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Back to the future – rethinking new development

In an article for Summix’s spotlight on the Future of Work, Greg Mitchell, Executive Planning Director, Summix, explores why we should go ‘back to the future’ to rethink new development.

He outlines how revisiting the pioneering New Town and Garden Settlement movements can bring about exciting opportunities for communities which respond to the climate, carbon, biodiversity and energy crises.

Seventy years have passed since the first residents settled onto the Monkswood and Broom Barns Estates in Stevenage in the early 1950s. They were pioneers in the UK's New Town movement, a post-war social engineering project that transformed the lives of thousands.

This movement arguably brought about the most significant change in our interaction with the built environment for generations, until Covid came along.

The pandemic led to a shift towards remote, home, and flexible work. People came to recognise the benefits and resisted the environmental, quality of life, and cost-of-living challenges associated with returning to their usual office setting.

Three years on from the lockdowns, I believe Covid’s long-term effects will have a similarly profound impact on where and when we work, as well as how we engage with the built environment.

Our Future of Work report aimed to explore these evolving work habits in relation to pre- and post-Covid homeworking; delving into how planners, developers, and the wider built environment industry should respond.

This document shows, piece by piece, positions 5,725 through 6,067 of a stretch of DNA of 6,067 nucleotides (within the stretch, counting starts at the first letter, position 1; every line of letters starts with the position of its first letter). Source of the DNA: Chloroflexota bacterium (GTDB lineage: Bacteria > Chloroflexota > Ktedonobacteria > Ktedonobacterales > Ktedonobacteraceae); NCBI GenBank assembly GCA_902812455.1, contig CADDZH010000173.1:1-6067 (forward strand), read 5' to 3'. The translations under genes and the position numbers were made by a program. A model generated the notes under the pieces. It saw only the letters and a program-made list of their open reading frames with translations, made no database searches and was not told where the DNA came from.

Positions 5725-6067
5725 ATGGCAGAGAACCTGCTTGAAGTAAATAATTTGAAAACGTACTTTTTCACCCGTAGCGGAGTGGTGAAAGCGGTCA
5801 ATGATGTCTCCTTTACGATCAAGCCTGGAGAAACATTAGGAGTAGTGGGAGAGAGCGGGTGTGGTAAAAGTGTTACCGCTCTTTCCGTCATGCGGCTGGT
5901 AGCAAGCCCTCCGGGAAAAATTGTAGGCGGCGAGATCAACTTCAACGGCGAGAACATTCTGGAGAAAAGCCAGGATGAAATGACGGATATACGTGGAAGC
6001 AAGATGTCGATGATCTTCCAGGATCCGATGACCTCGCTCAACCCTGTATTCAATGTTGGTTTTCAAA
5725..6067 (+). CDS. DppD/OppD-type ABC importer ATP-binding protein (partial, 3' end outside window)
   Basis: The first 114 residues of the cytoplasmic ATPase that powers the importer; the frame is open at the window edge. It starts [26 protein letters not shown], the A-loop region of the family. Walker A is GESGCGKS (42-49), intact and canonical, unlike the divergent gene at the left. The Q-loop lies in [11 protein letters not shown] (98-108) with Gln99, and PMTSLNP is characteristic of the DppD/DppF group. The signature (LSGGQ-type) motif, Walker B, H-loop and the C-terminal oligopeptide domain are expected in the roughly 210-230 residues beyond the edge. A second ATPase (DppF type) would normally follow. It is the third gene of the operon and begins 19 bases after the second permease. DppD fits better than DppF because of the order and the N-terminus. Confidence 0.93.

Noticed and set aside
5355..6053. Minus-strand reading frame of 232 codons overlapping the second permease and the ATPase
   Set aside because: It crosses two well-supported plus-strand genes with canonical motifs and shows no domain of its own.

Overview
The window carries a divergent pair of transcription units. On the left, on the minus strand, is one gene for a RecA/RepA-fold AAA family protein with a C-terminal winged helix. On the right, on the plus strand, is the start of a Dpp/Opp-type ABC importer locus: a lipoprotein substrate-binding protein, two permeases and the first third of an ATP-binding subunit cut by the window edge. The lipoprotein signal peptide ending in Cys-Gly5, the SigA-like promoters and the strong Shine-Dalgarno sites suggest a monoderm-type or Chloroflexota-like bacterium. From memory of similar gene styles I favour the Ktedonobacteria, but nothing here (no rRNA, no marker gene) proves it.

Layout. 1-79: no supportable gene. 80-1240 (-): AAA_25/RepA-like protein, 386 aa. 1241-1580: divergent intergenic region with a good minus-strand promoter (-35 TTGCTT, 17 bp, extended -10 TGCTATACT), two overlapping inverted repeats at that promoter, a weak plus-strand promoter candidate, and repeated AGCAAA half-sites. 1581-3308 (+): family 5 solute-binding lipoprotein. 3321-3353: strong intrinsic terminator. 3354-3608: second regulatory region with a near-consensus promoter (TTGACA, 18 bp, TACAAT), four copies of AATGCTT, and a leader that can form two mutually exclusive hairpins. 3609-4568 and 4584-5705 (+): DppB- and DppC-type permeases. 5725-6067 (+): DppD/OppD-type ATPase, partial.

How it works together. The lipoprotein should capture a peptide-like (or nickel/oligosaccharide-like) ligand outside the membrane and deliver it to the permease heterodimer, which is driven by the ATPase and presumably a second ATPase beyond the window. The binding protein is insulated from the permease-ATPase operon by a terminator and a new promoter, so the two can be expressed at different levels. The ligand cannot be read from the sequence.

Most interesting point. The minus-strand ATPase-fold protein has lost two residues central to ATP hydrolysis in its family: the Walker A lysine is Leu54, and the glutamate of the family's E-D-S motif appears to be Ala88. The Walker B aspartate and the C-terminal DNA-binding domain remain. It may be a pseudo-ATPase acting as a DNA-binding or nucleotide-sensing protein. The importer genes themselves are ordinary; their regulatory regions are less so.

According to the findings, nearly a third of all UK workers now predominantly work from home. It also predicts the sector should anticipate 40% levels of remote working in the long term.

The report also identified a rise in "tribrid" working, where professionals split their time between home, the office, and flexible workspaces, effectively creating "hidden business parks" in residential areas nationwide.

While certain areas within the built environment - such as office space - have suffered negative impacts from these trends, there remains a tremendous opportunity for those involved in planning new settlements or urban regeneration.

To stay abreast of these changes, the private and public sectors must adopt an evidence-based approach to inform and shape future development designs.

The built environment sector is well-positioned to harness the benefits arising from shifting work patterns by adopting a more thoughtful approach to community-focused placemaking.

Addressing how and where we work and live is crucial for effectively planning new developments. It is crucial that we build appropriate homes in suitable locations that also provide the necessary connectivity and amenities to meet people's needs, whilst also enhancing sustainability.

This could involve repurposing vacant office spaces to create co-working areas, housing, and amenities. Alternatively, it may require a human-centric approach to designing new homes and developments – with dedicated home offices and co-working facilities, to accommodate this future of work.

Factors such as environmental protection, robust public transportation links, and ample education and healthcare facilities must also be taken into consideration.

We hope that businesses, policymakers, the development industry, and the wider public found our report findings useful in reimagining how we shape and design new developments.

By doing so, we can seize upon the environmental, social, and economic opportunities presented by the changes in work patterns over recent years.

This approach - when implemented on a large scale - has the potential to serve as a catalyst for the UK economy, while promoting higher levels of sustainability.

As the New Towns emerged in response to the devastation of the Second World War, all of this raises the question: does the UK need an equally ambitious vision for placemaking in response to the ongoing post-pandemic housing crisis?

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